Sunday, January 6, 2013

Tony Hogan Bought Me An Ice Cream Float Before He Stole My Ma

I’ve never been good at book reviews. That whole style of writing irks me and I never know where to start. What I am much better at is writing adoring fan letters to people I admire – writers, performers and one particularly splendid tram driver. So, having just finished reading Kerry Hudson’s debut novel Tony Hogan Bought Me An Ice Cream Float Before He Stole My Ma, this is what I have to say.

Dear Kerry,

You had me at ‘hello’. Well, your book did – I’ve never encountered a more irresistible opening line than that uttered by Iris Ryan as she gave birth to our protagonist Janie. And what followed, so vividly, is this dark and grimy world of “homeless hostels an’ council estates an’ moonlit fuckin’ flits”. It is grey, chaotic and tragic yet never devoid of love and humour.

I loved getting to know Janie Ryan who, had I run into her or her ma on the bus, I probably would have misjudged. On the surface, there doesn’t seem to be much going for her – she is a council estate kid, not great at school, short temper, hard and rough. Yet, you can’t help but like her. I adored the quirky narrative voice of infant Janie, I bled for the little girl who bore witness to violence, addiction and scummy men, and I was inspired by the teenager who lived by her own convictions as best she could. From and early age, she loved being at the library and reading and when she "cried because none of us was as good as people in books," I cried with her.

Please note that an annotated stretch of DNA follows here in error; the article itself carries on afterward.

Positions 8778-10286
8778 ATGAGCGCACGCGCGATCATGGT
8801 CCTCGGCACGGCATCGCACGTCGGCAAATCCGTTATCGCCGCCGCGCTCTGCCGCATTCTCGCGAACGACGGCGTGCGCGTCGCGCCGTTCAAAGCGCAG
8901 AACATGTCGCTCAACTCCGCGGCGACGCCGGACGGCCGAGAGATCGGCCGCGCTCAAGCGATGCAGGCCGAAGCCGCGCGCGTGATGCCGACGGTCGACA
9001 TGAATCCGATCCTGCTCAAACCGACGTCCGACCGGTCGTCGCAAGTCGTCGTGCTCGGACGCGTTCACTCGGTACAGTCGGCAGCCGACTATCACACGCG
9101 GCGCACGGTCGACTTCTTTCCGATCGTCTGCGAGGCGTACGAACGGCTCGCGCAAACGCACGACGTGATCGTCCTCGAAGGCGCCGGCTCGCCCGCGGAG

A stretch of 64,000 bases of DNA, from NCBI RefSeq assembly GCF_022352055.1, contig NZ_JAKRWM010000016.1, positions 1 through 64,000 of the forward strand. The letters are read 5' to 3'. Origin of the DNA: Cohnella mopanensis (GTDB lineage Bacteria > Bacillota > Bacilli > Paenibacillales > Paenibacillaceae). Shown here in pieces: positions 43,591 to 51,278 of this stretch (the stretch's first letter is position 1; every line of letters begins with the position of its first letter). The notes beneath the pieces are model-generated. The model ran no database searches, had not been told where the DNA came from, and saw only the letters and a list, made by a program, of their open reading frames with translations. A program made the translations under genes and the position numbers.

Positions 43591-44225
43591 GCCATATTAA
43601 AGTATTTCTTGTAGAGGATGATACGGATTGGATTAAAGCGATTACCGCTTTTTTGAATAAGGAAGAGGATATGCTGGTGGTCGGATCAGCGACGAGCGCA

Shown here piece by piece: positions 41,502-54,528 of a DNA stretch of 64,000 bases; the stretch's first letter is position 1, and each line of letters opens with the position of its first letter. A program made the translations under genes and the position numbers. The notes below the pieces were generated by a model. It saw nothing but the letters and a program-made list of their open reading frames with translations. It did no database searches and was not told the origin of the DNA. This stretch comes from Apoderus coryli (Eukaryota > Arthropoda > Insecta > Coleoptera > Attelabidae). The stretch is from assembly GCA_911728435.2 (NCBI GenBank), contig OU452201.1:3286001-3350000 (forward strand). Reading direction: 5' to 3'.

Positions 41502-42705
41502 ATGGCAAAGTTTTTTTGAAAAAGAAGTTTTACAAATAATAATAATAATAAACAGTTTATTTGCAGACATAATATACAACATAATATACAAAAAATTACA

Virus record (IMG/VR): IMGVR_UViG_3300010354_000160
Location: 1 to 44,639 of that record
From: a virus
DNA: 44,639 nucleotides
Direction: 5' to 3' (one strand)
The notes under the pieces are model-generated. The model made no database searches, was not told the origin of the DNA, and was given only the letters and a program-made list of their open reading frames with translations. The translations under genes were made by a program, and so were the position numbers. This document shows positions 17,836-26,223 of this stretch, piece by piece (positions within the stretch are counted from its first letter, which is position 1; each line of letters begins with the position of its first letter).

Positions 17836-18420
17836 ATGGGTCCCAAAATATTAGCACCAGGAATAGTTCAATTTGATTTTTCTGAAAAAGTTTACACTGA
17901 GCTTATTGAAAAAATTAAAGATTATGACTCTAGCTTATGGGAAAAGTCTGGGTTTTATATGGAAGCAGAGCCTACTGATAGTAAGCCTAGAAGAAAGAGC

All the Ryan women are flawed, but I guess who among us isn’t in one way or another? Of course, you wish that Janie’s mother could have given more to her children, got away from the men sooner, swallowed her pride every now and then. As she crushed the dying birds with the weight of her feet to put them out of their suffering, instructing Janie that sometimes you do things even if it hurts you more, that’s when you see who she really is. The people in the book are all complicated, bruised and scarred in their own ways, and you understand how it is possible to be both fierce and fragile at the same time.

We all know that no two lives or families look alike. This book taught me that love can also take myriad forms, or be expressed in unconventional ways. The best stories take you into someone else’s skin and allow you to feel with them, not just for them. I still ache for Janie but I’m hopeful too.

Kerry Hudson, you are a sharp, unpredictable and brilliant writer. I hope Tony Hogan Bought Me An Ice Cream Float Before He Stole My Ma comes to Australian bookshops soon. I can’t wait to see what you bring to us next.

Yours Sincerely,
B x

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